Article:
Dr Ghebreyesus will begin his five-year term as WHO Director-General on 1 July 2017, succeeding Dr Margaret Chan who has been WHO Director-General since 1 January 2007.
On 3 May the Government of Dominica nominated Dr. Carissa F. Etienne for a second term as Director of the Pan American Sanitary Bureau, the secretariat of the Pan American Health Organization (PAHO). The PAHO serves as the regional office for the Americas of WHO and is the specialized health agency of the inter-American system. Dr Etienne a medical doctor and an MSc Community Health in Developing Countries alumna (1982) was elected Director of PAHO in September 2012 and began her five-year term on February 1, 2013. PAHO Member States will elect the new Director during the 29th Pan American Sanitary Conference, scheduled for 25-29 September 2017 in Washington, D.C.
On 23 May we received the news that PhD in Public Health alumna (2010) Dr. Sylvia Struck was selected as one of 80 women who will be part of the Homeward Bound leadership initiative for women in STEMM (Science Technology Engineering Mathematics and Medicine) that culminates in a trip to Antarctica.
In April 2017, alumna Dr Celina Turchi was named one of the Time 100 Most Influential People for 2017. Dr Turchi is an infectious disease specialist who studied an MSc Epidemiology at the School in 1991 has lead the Brazilian microcephaly research effort in partnership with LSHTM Professor Laura Rodrigues. Dr Turchi’s studies were part of an emergency investigation that ultimately proved that Zika does indeed cause microcephaly.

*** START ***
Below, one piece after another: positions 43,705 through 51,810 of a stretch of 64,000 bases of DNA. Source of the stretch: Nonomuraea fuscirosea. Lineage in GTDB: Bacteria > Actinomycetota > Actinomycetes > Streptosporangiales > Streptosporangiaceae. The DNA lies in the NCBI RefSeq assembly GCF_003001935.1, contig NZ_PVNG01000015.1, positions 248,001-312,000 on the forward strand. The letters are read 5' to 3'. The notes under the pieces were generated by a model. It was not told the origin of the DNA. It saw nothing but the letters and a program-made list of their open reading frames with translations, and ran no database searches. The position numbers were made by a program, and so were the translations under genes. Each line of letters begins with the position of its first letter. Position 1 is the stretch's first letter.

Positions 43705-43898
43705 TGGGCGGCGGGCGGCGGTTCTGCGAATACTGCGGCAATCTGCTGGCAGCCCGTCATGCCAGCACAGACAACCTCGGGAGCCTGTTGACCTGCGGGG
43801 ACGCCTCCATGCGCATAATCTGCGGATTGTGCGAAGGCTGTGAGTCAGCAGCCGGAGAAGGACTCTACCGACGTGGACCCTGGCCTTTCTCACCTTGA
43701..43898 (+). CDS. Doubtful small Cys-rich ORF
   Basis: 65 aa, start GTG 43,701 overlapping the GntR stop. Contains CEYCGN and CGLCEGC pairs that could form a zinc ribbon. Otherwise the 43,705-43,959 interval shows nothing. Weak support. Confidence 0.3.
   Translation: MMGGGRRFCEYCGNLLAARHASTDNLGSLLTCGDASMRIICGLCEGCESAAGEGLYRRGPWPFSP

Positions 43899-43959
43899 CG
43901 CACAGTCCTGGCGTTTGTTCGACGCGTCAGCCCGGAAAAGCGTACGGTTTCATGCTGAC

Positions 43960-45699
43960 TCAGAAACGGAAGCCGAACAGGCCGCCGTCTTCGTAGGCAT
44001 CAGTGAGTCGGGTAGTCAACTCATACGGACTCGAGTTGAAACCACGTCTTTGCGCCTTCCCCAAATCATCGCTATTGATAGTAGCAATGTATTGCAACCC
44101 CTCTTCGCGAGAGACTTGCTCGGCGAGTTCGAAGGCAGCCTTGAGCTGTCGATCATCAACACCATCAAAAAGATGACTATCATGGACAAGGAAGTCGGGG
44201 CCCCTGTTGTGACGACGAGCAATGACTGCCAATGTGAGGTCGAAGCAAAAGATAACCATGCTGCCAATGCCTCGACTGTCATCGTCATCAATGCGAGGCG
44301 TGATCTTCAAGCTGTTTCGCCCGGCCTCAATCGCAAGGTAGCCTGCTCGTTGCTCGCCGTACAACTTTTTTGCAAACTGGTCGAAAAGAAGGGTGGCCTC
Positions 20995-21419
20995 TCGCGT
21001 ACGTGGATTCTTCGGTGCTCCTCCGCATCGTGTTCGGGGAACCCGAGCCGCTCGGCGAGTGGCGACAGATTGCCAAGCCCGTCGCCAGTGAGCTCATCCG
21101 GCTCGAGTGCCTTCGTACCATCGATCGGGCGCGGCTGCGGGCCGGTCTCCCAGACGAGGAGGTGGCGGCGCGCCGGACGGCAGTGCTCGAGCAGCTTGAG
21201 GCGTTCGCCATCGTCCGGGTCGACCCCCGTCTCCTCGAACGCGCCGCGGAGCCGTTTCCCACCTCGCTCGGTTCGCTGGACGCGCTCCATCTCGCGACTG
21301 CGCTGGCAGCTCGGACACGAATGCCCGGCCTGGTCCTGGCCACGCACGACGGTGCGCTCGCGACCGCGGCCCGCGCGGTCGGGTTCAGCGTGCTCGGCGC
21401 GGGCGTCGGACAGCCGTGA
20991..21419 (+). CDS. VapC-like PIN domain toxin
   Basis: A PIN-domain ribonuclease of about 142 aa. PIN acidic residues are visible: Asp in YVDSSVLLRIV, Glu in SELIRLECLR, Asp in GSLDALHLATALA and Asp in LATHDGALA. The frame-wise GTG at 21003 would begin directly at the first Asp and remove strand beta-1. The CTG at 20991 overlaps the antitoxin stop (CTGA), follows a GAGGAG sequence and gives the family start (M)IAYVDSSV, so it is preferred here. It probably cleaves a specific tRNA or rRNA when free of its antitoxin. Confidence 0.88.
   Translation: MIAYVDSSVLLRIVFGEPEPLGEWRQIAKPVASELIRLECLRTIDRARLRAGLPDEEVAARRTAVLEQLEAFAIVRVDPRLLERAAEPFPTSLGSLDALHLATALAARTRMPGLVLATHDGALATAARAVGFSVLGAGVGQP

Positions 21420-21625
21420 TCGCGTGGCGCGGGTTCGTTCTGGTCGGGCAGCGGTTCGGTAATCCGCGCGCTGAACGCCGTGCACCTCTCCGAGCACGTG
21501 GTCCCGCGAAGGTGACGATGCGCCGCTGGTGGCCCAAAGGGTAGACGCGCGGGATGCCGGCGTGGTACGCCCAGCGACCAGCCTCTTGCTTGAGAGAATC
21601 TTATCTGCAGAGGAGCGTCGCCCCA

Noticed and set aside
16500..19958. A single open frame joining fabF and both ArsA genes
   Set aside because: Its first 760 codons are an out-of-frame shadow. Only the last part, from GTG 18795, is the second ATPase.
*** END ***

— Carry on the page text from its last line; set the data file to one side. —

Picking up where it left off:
On 7 March 2017, MSc Infection & Health in the Tropics alumna (1996), Dr. Joy Pamela Rendi-Wagner was appointed Minister of Health and Women for Austria. Dr Rendi-Wagner has worked internationally as a scientist in the areas of infection epidemiology, vaccine prevention and travel medicine. Her achievements include setting up a network for nationwide epidemiological monitoring of major infectious diseases. As a result of her research, the recommended interval for tick protection vaccinations was extended from three to five years.
We love to celebrate and recognise the achievements of our alumni and we are so proud to see our mission of improving health worldwide in action through our alumni community. If you have an achievement that you would like to share on the Alumni Blog, please contact us at .
By Thidar Pyone, Liverpool School of Tropical Medicine
Governance has previously been measured by assessing the performance of health indicators at the national level and has not been assessed at the sub-national level. There are various tools and frameworks for assessing governance, but no critical evaluation of these. Our primary aim of conducting this review was to identify a framework which we could use in our health system and policy research. This will also help us move forward the debate in this area by providing an overview of all available frameworks, their theoretical basis, and their usefulness for assessing governance at the sub-national level.
Governance is a neglected agenda in health system and policy research